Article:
Social Effects of Alcoholism“Alcohol is a very patient drug. It will wait for the alcoholic to pick it up one more time.”

Mercedes McCambridge, 1916-2004, American actress

Alcoholism effects all facets of society from family relationships, to public health and safety, to the health and well-being of the alcoholic. Over 175 million persons aged 12 and older reported using alcohol in the past year, with over 66 million people participating in binge drinking in the past month.1

Sylvia Matthew Burwell, Secretary U.S. Department of Health and Human Services says, “The effects of substance use are cumulative and costly for our society, placing burdens on workplaces, the healthcare system, families, states and communities.”1

Far Reaching Effects of Alcoholism

Alcoholism not only affects the alcoholic and their family, there are also ramifications for anyone they come across including neighbors, co-workers and classmates. Every year alcohol misuse results in increased criminal justice and law enforcement expenses, decreased work productivity and increased health care costs.

Alcoholism affects almost every aspect of society including:

  • Higher incidence of DUI related accidents
  • Increased traffic fatalities
  • Public and private property damage
  • Higher insurance premiums
  • Decline in health and development of chronic health conditions
  • Increased medical claims
  • Decrease in workplace productivity
  • Increase in work related accidents
  • Domestic violence
  • Violent crimes

Many alcoholics start to withdraw from society, spending less time participating in activities they once enjoyed and less time interacting with friends and family. They may even develop a new social circle of friends preferring to spend time with other heavy drinkers or they may be solitary drinkers, further isolating themselves from society.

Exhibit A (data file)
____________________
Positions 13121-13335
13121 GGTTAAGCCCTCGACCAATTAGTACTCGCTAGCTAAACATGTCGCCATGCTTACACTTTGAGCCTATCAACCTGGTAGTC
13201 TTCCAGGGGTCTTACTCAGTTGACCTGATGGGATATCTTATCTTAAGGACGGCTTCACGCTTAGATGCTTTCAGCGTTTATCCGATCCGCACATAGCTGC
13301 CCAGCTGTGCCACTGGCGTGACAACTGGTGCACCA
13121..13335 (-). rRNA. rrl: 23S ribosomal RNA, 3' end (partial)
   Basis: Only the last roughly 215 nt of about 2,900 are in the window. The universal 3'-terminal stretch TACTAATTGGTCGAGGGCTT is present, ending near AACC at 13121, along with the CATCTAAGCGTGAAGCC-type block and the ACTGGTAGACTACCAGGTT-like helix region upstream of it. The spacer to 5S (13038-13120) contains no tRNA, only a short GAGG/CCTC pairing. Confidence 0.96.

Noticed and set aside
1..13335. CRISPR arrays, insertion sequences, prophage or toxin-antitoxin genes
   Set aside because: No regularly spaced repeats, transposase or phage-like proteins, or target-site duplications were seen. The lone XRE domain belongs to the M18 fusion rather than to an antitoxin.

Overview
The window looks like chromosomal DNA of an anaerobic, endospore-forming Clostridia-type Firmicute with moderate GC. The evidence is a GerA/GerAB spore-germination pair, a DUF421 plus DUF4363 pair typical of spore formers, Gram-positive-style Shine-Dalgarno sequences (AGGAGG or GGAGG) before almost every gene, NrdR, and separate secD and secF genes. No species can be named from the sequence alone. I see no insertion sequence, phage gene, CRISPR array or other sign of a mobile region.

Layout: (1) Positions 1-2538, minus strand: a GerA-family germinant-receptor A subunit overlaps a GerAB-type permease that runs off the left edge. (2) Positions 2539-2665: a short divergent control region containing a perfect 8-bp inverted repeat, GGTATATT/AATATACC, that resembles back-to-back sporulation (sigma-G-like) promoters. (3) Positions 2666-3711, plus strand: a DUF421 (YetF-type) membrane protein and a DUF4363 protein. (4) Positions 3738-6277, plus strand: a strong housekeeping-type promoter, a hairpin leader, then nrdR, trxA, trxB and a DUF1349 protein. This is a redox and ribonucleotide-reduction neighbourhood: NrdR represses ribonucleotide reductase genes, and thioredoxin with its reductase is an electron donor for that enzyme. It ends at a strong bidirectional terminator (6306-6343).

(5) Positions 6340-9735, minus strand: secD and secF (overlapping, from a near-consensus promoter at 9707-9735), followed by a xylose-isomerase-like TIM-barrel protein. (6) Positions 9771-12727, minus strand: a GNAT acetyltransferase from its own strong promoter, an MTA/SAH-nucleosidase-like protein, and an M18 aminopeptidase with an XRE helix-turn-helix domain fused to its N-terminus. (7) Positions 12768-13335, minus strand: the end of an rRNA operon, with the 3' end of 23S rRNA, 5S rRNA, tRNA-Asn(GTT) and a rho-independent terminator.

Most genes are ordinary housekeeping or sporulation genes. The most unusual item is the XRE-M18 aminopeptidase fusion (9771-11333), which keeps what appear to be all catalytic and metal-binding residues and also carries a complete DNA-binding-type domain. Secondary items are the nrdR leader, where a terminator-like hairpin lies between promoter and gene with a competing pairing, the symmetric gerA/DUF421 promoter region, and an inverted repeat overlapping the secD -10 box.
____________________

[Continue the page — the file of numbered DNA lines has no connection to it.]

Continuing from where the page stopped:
Alcoholism and Traffic Fatalities

A few of the more dangerous societal effects of alcoholism include increased injuries to self, aggression against others, violent crimes, child abuse, spouse abuse and traffic fatalities. Driving under the influence (DUI) has serious economic and societal impact in the form of motor vehicle crashes that often result in property damage and traffic fatalities.

A recent SAMHSA study reported a drop in the rate of DUI from 2002-2014.2 However; in 2015, there were still over 10,000 traffic fatalities involving drivers under the influence of alcohol. That works out to an average of over 1 DUI fatality every 51 minutes.3

Public education and community outreach goes a long way towards the prevention, recovery, relapse and treatment of alcoholism. Communities can implement plans and programs to help reduce the occurrence of alcohol misuse related incidents.

Need More Information?

Call now to be connected with one of our friendly, helpful admissions specialists.

 (800) 270-4315Confidential Call


Increasing Alcohol Awareness in the Community

There are many prevention programs now in place at the local, regional and national level to help reduce to occurrence of alcohol abuse and alcoholism. For instance, the National Highway Traffic Safety Administration (NHTSA) implemented their Drive Sober or Get Pulled Over campaign, in cooperation with local and state law enforcement, to raise awareness about the danger of driving while impaired.4